Referring to FIG. 3, deflectable catheter 10 includes an elongated flexible outer hollow catheter body 30, a deflectable distal tip portion 32, and a handle 34 at the proximal end of the catheter. The handle includes a cylindrical housing 36 and a piston 38 that is slidably disposed within a cavity of the housing. Preferably, the handle and piston are formed from acetal, e.g., Delrin™.
The length of the catheter body is about 48 inches, while the length of the catheter tip is typically between 11/2 and 3 inches. The outer diameter of the catheter body is typically about 7 French, and the outer diameter of the catheter tip is typically about 6 French. Of course, the choice of the catheter dimensions depends critically upon the anatomy of the patient and the type of procedure to be performed.
In a preferred construction, the catheter body 30 includes a stainless steel braid of counter-wound double wires with a pick count (i.e., the number of times that wires cross a unit of tube length) of about 32-34 times per inch. The stainless steel wires are braided over a polyurethane tube which is subsequently over-extruded with a polyurethane coating that bonds through the braid to the inner tubing to form a unitary structure with a hardness of about D70.
Three ring electrodes 40, 42, and 44, are disposed along the length of the catheter tip. The electrodes are mounted on the tip so that the outer surface of the electrodes form a continuous surface with the surface of the tip. A rounded tip electrode 46 is mounted on the distal end of the catheter.
Referring to FIG. 4, catheter tip 32 includes a short section of flexible tubing 47 which has a pair of non-coaxial lumens 48 and 50. Tubing 47 is formed from a polyurethane extrusion and is preferably more flexible than the catheter body 30; e.g., the tip portion preferably has a hardness of about D60.
The proximal end of the catheter tip 32 includes an outer circumferential notch 52 with an outer diameter that is sized to be snugly inserted within the lumen of the catheter body 30. The catheter tip 32 is then bonded to the catheter body with a conventional adhesive.
A pull wire 54, formed from nitinol or, e.g., stainless steel, extends from the control handle 34, through the lumen of the catheter body 30, and into lumen 48 of the catheter tip to a position near the distal end of the catheter. The pull wire 54 is crimped onto a stainless steel hypotube 56 which is welded to a short length (e.g., 0.2 inches) of stainless steel ribbon 58 to form a "T" structure. The ribbon sits within an opening 60 in the wall of catheter tip 32. The ribbon is larger than the opening which extends into lumen 48. The ribbon is bonded to the catheter tip by filling the opening with a biocompatible adhesive.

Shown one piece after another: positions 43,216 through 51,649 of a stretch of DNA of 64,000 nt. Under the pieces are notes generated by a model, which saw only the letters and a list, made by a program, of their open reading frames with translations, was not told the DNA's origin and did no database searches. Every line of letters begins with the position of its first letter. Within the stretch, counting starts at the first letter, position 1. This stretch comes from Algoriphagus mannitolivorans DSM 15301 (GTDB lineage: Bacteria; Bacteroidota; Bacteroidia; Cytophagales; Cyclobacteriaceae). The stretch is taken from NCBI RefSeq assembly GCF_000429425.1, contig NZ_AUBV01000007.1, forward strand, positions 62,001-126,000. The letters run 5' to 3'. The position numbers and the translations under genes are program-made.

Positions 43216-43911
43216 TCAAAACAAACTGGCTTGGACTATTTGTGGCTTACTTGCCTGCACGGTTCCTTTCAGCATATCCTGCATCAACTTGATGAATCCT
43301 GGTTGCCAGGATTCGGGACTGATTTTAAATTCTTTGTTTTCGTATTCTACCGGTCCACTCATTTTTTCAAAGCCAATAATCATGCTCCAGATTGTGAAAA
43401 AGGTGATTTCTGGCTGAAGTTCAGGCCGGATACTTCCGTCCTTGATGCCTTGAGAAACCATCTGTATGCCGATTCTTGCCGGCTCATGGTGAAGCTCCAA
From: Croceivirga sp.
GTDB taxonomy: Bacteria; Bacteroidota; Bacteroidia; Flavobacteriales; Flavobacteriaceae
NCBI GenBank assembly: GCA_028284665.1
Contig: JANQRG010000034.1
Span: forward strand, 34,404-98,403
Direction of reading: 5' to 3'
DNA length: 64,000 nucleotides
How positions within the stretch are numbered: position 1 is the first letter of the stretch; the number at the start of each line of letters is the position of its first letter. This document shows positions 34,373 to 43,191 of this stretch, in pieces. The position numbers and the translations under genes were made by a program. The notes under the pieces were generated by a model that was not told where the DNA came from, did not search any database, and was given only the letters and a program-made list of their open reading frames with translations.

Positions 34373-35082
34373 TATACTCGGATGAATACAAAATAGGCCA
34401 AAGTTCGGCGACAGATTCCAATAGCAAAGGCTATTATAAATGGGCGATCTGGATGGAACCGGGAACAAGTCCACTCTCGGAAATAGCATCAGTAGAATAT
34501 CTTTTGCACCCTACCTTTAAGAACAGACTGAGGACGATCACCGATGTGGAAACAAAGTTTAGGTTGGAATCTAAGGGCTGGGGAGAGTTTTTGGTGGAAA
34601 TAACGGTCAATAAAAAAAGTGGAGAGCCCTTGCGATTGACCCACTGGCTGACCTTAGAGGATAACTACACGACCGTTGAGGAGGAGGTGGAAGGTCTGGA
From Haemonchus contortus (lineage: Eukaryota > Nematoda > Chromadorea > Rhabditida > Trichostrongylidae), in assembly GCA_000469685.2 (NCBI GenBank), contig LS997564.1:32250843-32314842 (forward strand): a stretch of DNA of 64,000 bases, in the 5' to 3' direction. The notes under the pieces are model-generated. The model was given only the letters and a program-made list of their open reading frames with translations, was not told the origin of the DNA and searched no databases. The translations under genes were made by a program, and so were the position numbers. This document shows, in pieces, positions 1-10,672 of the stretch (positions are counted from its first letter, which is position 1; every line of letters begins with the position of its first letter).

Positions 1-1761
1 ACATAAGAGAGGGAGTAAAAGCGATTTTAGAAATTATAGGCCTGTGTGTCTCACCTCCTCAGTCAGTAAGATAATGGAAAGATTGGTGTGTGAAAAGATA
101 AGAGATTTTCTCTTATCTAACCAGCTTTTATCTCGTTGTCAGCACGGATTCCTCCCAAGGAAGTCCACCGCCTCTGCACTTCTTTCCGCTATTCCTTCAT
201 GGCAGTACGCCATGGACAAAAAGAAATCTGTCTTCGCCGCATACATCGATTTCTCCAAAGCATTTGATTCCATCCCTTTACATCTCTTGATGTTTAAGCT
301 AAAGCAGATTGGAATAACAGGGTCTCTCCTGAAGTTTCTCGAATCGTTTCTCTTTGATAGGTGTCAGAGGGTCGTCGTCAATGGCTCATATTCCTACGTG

The pull wire is preferably surrounded by a teflon sheath 62. The sheath extends from a location near the proximal end of the piston chamber to a distal location that is spaced proximally of the distal end of the pull wire by at least a distance equal to the maximum operating length of longitudinal movement of the piston relative to the housing (e.g., 1/2 to 3/4 inch). The sheath provides lubricity for the movement of the pull wire, and also serves to maintain the pull wire in generally coaxial relation with the catheter body 30.
Electrode lead wires 64 extend from the handle 34, through the catheter body and into lumen 50 of the catheter tip. The lead wires are soldered to the electrodes in a conventional manner.
A proximal safety wire 66 is attached to the tip electrode 46 and extends to a short length (e.g., 3/4 inch) of teflon tubing 68. The proximal safety wire is folded between the outer surface of notch 52 and the inside surface of the distal end of the catheter body 30. The proximal safety wire is further wedged between the proximal edge of the catheter tip and the distal edge of the teflon tubing 68. The outer surface of the teflon tubing is glued to the inside surface of the catheter body.